【RINDAS/TINDAS】 特別国際セミナー”Consciousness in Indian Philosophical Reflection: Nyaya Realistic View”
2016年12月20日 @ 5:00 PM - 7:00 PM
【日時】 2016年12月20日（火） 17:00～19:00
【場所】 龍谷大学大宮キャンパス 本館1階応接室
【講演者】 Dr. Uma Chattopadhyay (Professor of Philosophy, University of Calcutta)
【題目】 “Consciousness in Indian Philosophical Reflection: Nyaya Realistic View”
Consciousness has always been a subject of discussion to the philosophers both in the East and the West. However, before the philosophy of Descartes, the notion of consciousness was not always getting much attention to the philosophers of the West. After Cartesian doctrine of Body and Mind, the philosophers took the discussion of mind and consciousness. The natural scientists did not bother about the consciousness. They started their journey only with the objective world. As a result, the scientists started to explain the brain without the intervention of consciousness. Artificial intelligence and cognitive sciences are the result of that. At this moment, the idea took deeper shape by the invention of a machine by Alan Turing in 1936, which came to be known later as Turing Machine. Turing’s work formed the foundation of modern day computer science. It altogether discarded the role of consciousness. The development of Quantum Mechanics again invited consciousness to explain the reality as a whole. Now both scientists and philosophers together started to discuss the nature and staus of consciousness and its relation to matter.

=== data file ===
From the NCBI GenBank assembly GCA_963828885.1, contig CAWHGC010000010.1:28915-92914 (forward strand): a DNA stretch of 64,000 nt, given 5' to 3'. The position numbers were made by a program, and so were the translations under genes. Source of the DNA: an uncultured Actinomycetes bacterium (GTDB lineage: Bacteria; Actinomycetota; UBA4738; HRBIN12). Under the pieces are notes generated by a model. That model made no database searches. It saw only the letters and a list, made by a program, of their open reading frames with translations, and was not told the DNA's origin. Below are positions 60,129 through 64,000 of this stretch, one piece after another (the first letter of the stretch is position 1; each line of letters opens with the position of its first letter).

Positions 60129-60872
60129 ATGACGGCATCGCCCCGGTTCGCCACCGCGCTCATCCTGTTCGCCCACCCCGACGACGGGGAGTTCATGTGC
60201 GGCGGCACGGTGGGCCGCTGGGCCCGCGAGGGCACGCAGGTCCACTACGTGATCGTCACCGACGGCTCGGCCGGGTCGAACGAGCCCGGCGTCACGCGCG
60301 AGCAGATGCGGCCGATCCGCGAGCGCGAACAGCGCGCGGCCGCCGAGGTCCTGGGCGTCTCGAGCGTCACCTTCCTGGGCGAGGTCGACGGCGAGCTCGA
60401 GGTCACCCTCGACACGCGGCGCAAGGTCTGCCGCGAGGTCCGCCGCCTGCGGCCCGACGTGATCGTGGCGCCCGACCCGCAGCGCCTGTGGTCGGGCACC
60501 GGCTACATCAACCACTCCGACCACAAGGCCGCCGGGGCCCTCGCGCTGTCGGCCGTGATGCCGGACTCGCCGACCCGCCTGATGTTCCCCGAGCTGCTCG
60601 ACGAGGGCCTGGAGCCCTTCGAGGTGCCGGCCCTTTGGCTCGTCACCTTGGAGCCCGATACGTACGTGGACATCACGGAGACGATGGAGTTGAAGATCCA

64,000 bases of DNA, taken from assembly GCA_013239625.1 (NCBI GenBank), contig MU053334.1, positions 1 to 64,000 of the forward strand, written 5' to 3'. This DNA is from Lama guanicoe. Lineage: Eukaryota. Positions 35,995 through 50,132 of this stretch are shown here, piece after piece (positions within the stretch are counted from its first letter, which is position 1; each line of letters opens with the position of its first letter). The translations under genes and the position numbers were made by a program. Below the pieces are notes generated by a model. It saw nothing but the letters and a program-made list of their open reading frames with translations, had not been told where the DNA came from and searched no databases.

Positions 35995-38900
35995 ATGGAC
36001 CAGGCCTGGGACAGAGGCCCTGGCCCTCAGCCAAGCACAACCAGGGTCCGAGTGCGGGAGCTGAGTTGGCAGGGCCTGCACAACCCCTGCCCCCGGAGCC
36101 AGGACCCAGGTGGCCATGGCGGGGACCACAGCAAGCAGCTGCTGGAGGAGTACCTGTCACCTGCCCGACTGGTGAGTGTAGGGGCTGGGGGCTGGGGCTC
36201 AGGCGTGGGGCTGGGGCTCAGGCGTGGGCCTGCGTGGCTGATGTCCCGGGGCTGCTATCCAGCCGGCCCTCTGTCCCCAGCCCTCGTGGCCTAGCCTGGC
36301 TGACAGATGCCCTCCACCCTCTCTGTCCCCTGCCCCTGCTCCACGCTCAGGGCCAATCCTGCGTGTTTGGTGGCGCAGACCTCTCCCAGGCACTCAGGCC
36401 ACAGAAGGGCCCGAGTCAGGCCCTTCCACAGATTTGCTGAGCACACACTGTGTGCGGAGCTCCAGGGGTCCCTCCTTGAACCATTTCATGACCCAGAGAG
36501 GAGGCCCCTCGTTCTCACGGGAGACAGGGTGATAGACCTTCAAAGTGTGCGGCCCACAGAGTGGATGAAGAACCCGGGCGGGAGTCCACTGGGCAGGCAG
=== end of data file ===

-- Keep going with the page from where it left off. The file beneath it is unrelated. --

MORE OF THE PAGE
In the Indian philosophical context, consciousness is always in the central position both negatively and positively. The rigorous discussion of consciousness was done by Yogachara Buddhists and Advaita Vedantins. The Materialists were always in favour of reducing consciousness to matter, while the Advaitin and the Vijnavadin reduced matter to consciousness. The present paper is specifically concerned with the Nyaya realistic view on the subject.
The realist Naiyayikas admit both consciousness (mental) and matter (external) as real and an aspect of independent reality. However, the Buddhist Yogachara School and Advata Vedanta admit only consciousness as the ultimate reality. Nyaya realism takes up the issue slightly differently. Here, there is no question of reduction or rejection of consciousness. Both matter and consciousness have their role; they have relation and interaction which we all believe in our ordinary way of living. Here is the beauty of Nyaya realistic position in the field of Philosophy. The question of relation of matter and consciousness is elaborately discussed in this paper, following the Nyaya realistic tradition in Indian philosophy.